Doctor Who Christmas specials can go one of three ways. Either they’re fun, light one-offs that appeal to the wider audience they receive on the 25th December, or they’re intricate, plot-filled tie-ins to the main story that can alienate casual viewers.
Or they’re just awful.
So it’s probably for the best that new superhero-themed offering The Return of Doctor Mysterio (the first Doctor Who episode in a whole year) is a tale on the lighter side, a story of love, heroics and living brains that tells a fun and breezy story over 60 minutes with some great gags and characterisation.
Our tale opens (as Steven Moffat’s tenure as showrunner originally did) with a young child whose life is changed forever by the Doctor, inspiring him to grow up to become a superhero called The Ghost while moonlighting as a mild-mannered type named Grant who hides behind a pair of thick glasses.
If this sounds familiar, that’s because it’s supposed to be – the Superman/Clark Kent references are acknowledged early on and actually make some sense within the context of the story (in as much as the sci-fi technobabble in Doctor Who ever makes sense), and in many ways the whole story is a love letter to the Christopher Reeve era of the Man of Steel.
War of the Worlds and US Shameless star Justin Chatwin is no Reeve, but his Grant is a winsomely bashful hero well-paired with Charity Wakefield’s intrepid journalist Lucy, creating a two-person love triangle between woman, hero and dork alter-ego that’s charming enough on screen to carry the whole episode.
Though that’s not to say that Peter Capaldi’s Twelfth Doctor fades into the background, with the now-experienced Time Lord swinging from windows, solving puzzles and cracking some (genuinely funny) jokes all over the shop, while simultaneously battling a mysterious organisation called Harmony Shoal who have some nasty plans for people’s brains.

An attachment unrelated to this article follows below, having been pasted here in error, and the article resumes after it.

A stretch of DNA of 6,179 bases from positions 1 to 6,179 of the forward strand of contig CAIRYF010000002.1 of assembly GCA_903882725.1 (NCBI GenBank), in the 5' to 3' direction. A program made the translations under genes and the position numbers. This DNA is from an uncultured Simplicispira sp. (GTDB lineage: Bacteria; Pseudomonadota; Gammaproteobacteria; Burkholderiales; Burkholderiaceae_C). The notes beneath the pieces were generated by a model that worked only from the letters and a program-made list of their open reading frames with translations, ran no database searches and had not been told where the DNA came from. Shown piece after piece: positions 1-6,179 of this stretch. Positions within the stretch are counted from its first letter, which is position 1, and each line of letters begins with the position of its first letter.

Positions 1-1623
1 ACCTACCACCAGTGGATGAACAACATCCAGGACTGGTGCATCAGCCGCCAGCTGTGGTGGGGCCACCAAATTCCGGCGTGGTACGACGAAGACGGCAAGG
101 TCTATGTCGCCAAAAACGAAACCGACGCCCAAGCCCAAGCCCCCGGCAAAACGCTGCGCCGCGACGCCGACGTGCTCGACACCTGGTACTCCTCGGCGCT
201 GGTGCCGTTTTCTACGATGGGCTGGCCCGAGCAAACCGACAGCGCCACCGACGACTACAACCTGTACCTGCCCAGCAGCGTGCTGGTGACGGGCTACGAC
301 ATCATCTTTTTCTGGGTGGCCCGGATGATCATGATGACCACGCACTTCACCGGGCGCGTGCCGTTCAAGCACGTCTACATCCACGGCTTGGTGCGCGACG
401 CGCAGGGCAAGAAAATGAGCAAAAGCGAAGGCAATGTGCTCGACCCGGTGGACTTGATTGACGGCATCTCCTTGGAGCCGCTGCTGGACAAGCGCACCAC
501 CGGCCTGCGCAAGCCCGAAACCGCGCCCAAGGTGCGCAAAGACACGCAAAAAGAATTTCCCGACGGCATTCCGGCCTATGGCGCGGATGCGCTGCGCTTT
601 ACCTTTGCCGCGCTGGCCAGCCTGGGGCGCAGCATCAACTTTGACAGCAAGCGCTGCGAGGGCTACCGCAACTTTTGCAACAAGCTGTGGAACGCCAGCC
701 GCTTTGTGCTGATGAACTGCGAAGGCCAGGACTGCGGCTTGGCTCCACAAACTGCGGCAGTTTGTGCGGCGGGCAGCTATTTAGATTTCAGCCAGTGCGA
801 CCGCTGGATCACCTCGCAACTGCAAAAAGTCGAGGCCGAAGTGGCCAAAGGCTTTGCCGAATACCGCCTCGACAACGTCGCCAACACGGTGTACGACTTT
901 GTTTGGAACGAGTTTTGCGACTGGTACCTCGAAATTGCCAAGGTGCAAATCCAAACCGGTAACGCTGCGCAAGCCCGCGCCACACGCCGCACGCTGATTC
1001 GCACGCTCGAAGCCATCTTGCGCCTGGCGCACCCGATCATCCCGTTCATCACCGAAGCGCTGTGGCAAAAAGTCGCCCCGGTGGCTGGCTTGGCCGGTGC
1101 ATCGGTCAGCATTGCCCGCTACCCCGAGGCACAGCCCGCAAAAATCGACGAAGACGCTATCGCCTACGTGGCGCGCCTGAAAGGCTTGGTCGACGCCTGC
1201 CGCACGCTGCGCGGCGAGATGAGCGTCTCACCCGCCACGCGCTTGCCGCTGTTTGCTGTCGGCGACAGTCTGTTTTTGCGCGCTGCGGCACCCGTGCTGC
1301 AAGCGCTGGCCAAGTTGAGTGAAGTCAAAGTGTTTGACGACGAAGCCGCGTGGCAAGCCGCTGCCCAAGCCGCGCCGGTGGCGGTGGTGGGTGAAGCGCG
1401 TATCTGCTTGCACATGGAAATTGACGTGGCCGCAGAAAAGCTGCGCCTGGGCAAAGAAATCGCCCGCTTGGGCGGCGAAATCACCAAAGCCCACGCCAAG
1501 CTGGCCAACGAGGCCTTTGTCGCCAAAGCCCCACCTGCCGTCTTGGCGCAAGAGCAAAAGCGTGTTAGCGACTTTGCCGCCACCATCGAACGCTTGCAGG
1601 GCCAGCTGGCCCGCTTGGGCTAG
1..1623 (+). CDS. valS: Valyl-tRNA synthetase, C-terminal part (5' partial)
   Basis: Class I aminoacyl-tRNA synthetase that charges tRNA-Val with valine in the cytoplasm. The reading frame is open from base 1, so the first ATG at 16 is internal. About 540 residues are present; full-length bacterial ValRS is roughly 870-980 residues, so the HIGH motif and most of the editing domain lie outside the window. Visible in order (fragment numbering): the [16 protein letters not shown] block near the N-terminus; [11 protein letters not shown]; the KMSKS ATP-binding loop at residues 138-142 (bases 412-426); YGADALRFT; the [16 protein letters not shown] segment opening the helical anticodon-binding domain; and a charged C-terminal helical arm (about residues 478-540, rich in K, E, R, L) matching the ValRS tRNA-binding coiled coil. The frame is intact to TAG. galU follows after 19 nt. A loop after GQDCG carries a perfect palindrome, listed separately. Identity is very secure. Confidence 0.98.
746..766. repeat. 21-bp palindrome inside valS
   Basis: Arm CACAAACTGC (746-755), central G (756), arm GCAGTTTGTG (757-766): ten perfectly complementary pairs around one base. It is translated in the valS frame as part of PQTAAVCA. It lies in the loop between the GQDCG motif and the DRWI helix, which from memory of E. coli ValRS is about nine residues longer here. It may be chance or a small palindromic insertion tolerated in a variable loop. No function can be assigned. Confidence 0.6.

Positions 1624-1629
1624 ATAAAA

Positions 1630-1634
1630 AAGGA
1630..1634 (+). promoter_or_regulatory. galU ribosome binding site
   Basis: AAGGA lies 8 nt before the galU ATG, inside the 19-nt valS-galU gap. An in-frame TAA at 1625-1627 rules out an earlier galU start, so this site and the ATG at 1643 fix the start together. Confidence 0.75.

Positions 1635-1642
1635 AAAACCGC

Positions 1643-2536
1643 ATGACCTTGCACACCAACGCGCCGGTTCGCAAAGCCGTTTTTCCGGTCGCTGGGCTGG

Capaldi could probably do this performance in his sleep by now, the darker Doctor of his first series replaced by a friendlier sort who is kind to children but can still whip out some black humour or talk down a scar-faced villain with a gun. Here’s hoping he can keep up the momentum for next year’s full series, which may or may not be his final in the role.
Of course, it’s not a perfect episode – there are a few clunky lines and misjudged moments, and Matt Lucas’ returning guest character Nardole will probably continue to divide viewers (his reappearance after being beheaded last December is briefly explained, in case you were wondering) – but overall it’s a surprisingly heartfelt, funny and entertaining hour of television (albeit not a very Christmassy one) from a premise that seemed like an odd choice when it was first announced.
All in all, after a long absence you’ll be very glad that Doctor Mysterio made his return this Christmas.
Doctor Who will air on BBC1 on the 25th December at 5.45pm